Online Gaming Boom Could Continue, Even After Casinos Reopen

With casinos closed due to Covid-19, online gambling is enjoying a surge. With the exception of sports betting, iGaming grew 66 percent year-on-year to $65 million in New Jersey in March. Analysts believe the trend could continue after casinos reopen.

Casinos may be closed and sports betting may be minimal due to the Covid-19 virus, but online gambling is booming across the U.S. And that may lead to more states legalizing it. Morgan Stanley Analyst Thomas Allen said, “We believe the impact of Covid-19 could spur more states to legalize online casino and sports betting.”

In March, New Jersey revenues from online slots and table games climbed 66 percent to $65 million. Based on those numbers, and taking into account that New Jersey casinos temporarily closed in March, Allen said gambling revenue in New Jersey, excluding sports betting, could exceed $700 million this year, up from $483 million in 2019.

He added, “Covid-19 will likely have a negative impact on state budgetary positions, forcing them to look for new sources of taxes. In addition, legalization and the rollout of online forms of gambling can be much quicker than building brick-and-mortar casinos. Massachusetts a good example. Finally, online can be at least a slight offset to lost revenues during phases of social distancing as we are experiencing today.”

Currently only a handful of states, including New Jersey, Pennsylvania and Nevada, allow online casino gambling. More than 15 states permit online sports betting and even more allow sports betting at physical casinos.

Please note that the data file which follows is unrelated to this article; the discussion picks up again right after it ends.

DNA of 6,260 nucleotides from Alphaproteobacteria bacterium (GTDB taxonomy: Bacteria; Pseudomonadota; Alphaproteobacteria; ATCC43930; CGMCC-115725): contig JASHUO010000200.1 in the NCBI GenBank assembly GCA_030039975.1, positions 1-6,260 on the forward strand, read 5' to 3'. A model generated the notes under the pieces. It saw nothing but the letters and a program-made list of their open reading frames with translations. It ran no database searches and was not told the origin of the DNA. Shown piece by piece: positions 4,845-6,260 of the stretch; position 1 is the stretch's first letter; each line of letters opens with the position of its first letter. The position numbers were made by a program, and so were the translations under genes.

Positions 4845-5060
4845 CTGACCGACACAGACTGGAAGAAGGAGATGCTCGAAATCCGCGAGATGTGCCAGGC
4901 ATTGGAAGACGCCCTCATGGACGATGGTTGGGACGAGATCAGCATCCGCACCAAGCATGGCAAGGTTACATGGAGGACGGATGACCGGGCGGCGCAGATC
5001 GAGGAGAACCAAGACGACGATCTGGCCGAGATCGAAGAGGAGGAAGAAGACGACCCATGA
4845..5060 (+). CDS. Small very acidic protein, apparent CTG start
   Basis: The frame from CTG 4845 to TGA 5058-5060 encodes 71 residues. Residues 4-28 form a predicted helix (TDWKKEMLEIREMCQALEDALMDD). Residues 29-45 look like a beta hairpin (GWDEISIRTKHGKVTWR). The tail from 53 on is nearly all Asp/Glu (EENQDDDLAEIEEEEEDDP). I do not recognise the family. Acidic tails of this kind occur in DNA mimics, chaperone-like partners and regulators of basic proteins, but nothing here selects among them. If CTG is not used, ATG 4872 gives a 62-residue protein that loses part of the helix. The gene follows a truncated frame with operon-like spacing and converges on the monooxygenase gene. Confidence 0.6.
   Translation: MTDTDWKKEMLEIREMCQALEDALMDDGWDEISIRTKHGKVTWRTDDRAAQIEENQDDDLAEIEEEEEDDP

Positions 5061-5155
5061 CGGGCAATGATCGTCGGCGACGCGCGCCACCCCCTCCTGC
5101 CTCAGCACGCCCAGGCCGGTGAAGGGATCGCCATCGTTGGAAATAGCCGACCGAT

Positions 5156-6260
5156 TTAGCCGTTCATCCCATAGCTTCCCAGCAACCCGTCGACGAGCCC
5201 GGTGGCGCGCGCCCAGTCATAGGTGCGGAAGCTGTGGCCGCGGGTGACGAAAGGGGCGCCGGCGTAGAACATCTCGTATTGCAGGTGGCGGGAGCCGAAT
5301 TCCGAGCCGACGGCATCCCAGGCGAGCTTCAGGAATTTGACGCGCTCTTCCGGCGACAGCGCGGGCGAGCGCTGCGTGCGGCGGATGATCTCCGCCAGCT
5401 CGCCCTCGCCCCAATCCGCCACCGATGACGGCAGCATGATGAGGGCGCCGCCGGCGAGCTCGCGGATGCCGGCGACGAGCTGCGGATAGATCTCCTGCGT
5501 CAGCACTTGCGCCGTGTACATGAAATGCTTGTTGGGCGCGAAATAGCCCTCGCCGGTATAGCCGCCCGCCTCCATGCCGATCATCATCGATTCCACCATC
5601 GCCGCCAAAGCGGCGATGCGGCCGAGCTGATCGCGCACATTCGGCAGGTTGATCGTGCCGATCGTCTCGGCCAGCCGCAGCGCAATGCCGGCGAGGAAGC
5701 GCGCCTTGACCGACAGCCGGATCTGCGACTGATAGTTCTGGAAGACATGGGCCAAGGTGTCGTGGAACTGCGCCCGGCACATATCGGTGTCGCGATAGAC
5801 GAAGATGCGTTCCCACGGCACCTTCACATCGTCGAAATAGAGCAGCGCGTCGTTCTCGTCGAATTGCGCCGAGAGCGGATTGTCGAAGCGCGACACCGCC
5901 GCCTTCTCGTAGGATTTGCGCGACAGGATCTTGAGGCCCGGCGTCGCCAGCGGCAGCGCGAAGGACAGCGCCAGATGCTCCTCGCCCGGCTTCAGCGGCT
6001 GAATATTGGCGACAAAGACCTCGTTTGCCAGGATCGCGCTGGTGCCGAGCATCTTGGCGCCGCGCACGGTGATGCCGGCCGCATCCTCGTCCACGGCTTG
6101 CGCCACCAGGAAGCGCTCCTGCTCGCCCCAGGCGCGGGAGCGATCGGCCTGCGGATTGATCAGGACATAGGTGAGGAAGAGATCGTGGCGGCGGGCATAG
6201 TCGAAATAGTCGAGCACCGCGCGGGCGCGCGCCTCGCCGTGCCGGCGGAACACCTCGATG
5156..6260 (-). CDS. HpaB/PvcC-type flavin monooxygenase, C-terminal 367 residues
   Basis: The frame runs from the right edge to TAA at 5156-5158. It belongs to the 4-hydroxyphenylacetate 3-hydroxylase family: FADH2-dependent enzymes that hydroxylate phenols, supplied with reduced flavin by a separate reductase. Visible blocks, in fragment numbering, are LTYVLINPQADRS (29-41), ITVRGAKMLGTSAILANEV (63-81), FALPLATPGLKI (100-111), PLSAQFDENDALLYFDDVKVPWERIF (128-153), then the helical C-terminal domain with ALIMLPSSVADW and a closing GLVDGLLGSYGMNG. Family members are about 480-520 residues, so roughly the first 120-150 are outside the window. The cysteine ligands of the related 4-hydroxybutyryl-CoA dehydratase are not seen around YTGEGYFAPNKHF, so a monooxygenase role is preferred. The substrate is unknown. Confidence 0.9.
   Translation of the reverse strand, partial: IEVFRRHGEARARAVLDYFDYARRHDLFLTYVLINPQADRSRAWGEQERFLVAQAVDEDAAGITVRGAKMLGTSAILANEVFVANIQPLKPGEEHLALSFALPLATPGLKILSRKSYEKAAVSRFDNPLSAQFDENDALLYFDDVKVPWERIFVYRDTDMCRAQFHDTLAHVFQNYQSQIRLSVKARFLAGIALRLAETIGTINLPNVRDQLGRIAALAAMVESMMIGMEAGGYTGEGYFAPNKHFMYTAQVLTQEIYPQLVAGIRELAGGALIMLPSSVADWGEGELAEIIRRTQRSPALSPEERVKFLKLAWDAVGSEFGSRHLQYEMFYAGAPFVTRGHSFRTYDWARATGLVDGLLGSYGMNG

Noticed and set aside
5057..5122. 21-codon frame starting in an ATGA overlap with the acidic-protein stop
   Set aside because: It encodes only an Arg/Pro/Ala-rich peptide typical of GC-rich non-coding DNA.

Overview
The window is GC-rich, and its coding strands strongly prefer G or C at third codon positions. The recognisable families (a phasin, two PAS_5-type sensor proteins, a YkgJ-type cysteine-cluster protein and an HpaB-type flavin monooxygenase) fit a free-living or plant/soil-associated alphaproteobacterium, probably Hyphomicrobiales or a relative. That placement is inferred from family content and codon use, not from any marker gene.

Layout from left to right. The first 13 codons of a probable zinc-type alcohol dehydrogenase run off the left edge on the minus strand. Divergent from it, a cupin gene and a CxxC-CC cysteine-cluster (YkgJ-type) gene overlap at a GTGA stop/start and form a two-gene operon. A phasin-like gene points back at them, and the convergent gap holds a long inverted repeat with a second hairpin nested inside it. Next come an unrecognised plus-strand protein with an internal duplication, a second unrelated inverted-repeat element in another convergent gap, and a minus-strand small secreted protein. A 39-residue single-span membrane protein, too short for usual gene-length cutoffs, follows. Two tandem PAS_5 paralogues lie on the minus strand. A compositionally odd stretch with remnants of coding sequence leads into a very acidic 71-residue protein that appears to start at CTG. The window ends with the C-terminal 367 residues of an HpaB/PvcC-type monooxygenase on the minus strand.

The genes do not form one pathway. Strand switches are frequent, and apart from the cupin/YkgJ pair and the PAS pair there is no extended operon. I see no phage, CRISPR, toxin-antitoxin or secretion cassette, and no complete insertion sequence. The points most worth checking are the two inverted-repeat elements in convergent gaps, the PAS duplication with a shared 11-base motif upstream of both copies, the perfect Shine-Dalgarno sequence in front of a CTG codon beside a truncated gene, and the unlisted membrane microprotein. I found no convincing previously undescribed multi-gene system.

The Pennsylvania Gaming Control Board released revenue figures for March which, predictably, revealed a deep year-on-year drop with all of the state’s 12 casinos shuttered for half the month. Revenues for Mach were down by 51 percent overall for the month, compared to the $316 million logged in March 2019.

However, the sole bright spot in Pennsylvania was online. Internet casino revenues were up by 25 percent compared to March 2019, as gamblers continue to seek out the iGaming option while casinos are closed.

“Pennsylvania is one of the few states that has an online gaming option,” said Doug Harbach, spokesman for the Gaming Control Board, according to the Philadelphia Inquirer. “That has continued to keep tax revenue flowing.”

For the first quarter, Pennsylvania online casinos generated more than $57 million in wagers compared to $34 million the entire first half of 2019.

Meanwhile, neighboring Delaware, along with Pennsylvania and New Jersey one of the three Northeastern state with online gaming, reported similar results. Online gaming revenue in Delaware rose by 78 percent to $515,000 in March. While final revenue numbers for the casinos were unavailable at press time, results were expected to be down by at least half from just under $12 million the same month last year.

Most online sports bets are placed on mobile phones. Experts say once professional sports resume, the trend may continue, causing fewer people to visit a casino for traditional games like blackjack, craps, and slots.

Sports bettors don’t have a lot of action right now. Five U.S. Thoroughbred horseracing tracks remain open, but other offerings are limited to table tennis from Russia, pro basketball from Taiwan and English darts.